Regarding indology

Dominik Wujastyk ucgadkw at UCL.AC.UK
Mon Oct 23 14:38:45 UTC 2000

On Mon, 23 Oct 2000, nanda chandran wrote:

> Exactly who's an Indologist?

I've characterised the indologists in the "scope" document for this list,
in the following terms:

As a rough guide to subject content, if you enjoy receiving journals like
the JAOS, JRAS, BSOAS, IIJ, etc., then INDOLOGY is for you! If you don't
recognize these acronyms, think twice before joining. The forum is
targetted at professional participants in Indological studies, and is not
primarily a forum for discussions with undergraduates or scholars from
other fields who have an amateur interest in Indian history and culture.
For example, if you do not recognise any of the above acronyms, or never
read any of these journals, or if you never attend academic conferences in
some aspect of INDOLOGY, then perhaps another forum would be more
appropriate for you, since you will not be on the same wavelength as the
other members.

In a rather Buddhist manner, I think, I've tried to characterise
indologists by what they habitually do, not by what they are,  or what
formal qualifications they have.

> Do mere college degrees or years of study on the subject sufficient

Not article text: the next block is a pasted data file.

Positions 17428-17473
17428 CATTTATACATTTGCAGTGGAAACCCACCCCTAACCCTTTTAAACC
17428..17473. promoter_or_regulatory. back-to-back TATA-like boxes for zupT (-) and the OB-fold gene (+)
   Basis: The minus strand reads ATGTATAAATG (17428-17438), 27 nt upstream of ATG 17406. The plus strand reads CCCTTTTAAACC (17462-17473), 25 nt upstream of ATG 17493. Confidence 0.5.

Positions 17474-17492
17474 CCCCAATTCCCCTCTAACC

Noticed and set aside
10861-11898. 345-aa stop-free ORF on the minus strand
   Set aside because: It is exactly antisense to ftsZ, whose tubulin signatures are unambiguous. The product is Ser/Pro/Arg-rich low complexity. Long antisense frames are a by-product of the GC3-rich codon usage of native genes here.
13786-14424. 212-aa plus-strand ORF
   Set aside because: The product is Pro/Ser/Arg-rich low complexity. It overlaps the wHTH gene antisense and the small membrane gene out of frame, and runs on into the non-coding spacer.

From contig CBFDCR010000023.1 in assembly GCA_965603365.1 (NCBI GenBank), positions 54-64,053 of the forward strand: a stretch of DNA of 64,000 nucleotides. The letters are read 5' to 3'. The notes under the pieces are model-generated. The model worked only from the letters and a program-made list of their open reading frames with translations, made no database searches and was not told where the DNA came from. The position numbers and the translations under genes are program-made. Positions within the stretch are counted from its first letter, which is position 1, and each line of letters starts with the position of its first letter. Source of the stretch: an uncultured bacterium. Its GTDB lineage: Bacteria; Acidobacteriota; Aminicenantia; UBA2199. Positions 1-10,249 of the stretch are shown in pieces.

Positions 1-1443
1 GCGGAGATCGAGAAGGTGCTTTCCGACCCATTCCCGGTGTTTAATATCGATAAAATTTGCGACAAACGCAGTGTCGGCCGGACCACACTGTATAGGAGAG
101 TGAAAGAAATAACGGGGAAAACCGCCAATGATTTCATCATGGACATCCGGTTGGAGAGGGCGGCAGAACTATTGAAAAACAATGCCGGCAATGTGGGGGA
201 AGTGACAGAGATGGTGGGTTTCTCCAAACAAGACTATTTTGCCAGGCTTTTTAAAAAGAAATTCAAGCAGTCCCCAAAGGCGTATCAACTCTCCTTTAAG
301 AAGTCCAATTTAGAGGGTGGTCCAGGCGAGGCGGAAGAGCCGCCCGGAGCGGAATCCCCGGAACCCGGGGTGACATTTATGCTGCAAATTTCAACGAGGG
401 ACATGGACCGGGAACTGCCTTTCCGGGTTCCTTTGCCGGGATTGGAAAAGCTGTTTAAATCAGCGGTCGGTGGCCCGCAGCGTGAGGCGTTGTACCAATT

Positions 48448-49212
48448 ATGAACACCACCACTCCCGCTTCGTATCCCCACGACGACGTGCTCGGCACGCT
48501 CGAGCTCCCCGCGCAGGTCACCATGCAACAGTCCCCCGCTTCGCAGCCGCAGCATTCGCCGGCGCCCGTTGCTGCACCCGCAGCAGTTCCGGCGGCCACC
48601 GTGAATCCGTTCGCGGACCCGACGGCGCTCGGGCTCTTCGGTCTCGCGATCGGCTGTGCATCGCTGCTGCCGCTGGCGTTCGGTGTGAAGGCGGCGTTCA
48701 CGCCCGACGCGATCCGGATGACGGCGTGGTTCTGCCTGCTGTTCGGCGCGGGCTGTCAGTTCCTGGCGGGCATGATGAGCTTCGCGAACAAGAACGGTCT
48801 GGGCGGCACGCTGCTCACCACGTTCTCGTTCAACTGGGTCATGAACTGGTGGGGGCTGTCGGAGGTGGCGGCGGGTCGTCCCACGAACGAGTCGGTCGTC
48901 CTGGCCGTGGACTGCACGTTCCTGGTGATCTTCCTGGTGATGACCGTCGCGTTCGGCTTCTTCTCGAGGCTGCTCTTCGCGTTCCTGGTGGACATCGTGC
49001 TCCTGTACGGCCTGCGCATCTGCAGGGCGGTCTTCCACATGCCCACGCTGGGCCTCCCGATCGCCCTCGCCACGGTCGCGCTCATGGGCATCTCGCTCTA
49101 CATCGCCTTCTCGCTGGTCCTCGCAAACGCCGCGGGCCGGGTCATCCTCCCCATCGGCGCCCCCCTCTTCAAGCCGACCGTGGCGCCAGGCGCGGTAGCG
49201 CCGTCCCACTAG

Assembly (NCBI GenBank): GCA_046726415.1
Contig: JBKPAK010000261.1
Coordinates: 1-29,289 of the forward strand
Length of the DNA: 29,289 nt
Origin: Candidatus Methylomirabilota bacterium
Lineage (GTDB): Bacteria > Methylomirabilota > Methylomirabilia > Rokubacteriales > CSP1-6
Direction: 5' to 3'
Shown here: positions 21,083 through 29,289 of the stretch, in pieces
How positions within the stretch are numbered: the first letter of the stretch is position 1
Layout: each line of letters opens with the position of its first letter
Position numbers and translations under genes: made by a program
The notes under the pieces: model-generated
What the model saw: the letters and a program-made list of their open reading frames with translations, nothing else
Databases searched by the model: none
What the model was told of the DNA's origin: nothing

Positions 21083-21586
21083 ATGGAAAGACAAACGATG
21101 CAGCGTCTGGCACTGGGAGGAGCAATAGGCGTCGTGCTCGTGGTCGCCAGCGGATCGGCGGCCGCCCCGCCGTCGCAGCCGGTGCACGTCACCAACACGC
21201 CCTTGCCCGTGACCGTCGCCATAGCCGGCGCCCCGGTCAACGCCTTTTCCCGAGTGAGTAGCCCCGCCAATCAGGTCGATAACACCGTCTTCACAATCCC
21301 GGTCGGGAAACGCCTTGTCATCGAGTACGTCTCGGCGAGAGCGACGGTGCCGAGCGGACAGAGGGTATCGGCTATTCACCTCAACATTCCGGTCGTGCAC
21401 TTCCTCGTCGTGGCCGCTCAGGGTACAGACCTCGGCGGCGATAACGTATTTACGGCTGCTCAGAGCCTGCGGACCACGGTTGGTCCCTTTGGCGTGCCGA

> for one to earn this title?

More or less, yes.

> So let's not merely take refuge in degrees and papers published,
> but rather on the strength of the arguments posed.

It is impossible to know the "strength of an argument" unless you have a
thorough grounding in the field.

> And let's also not forget the "native factor" in this whole
> thing. An Indian born and raised in the culture in India,
> naturally develops certain knowledge/instinct for the culture
> and ideals of his people.

This "certain knowledge/instinct" can be profoundly misleading too, of
course.  Having grown up in a culture is absolutely not the same as having
an analytical knowledge of that culture.  That's why some Hindu students
fail courses in Hinduism (yes, it happens!).

> So an Indian, though he might not be academically trained, still
> can grasp the meaning of texts with more intuition and meaning
> than a foreign Indologist -

I'm afraid your argument is based on a grossly oversimplified fantasy of
the foreign indologist.  Almost all the people I know who study classical
India professionally (Indian and non-Indian) have complex, multi-racial,
multi-cultural backgrounds, have lived in many countries, including India,
and speak several languages.  The ability of an indological scholar to
enter empathetically into an understanding of Indian culture depends on a
number of factors, including how self-reflective the scholar is, how good
a writer, how well-educated, how interested, and so on.  This applies
regardless of birthplace, caste, or gender.  You can't essentialize
scholars on the basis of geographical origins in any simple or even
worthwhile manner.

Dominik Wujastyk
Founder, INDOLOGY list.

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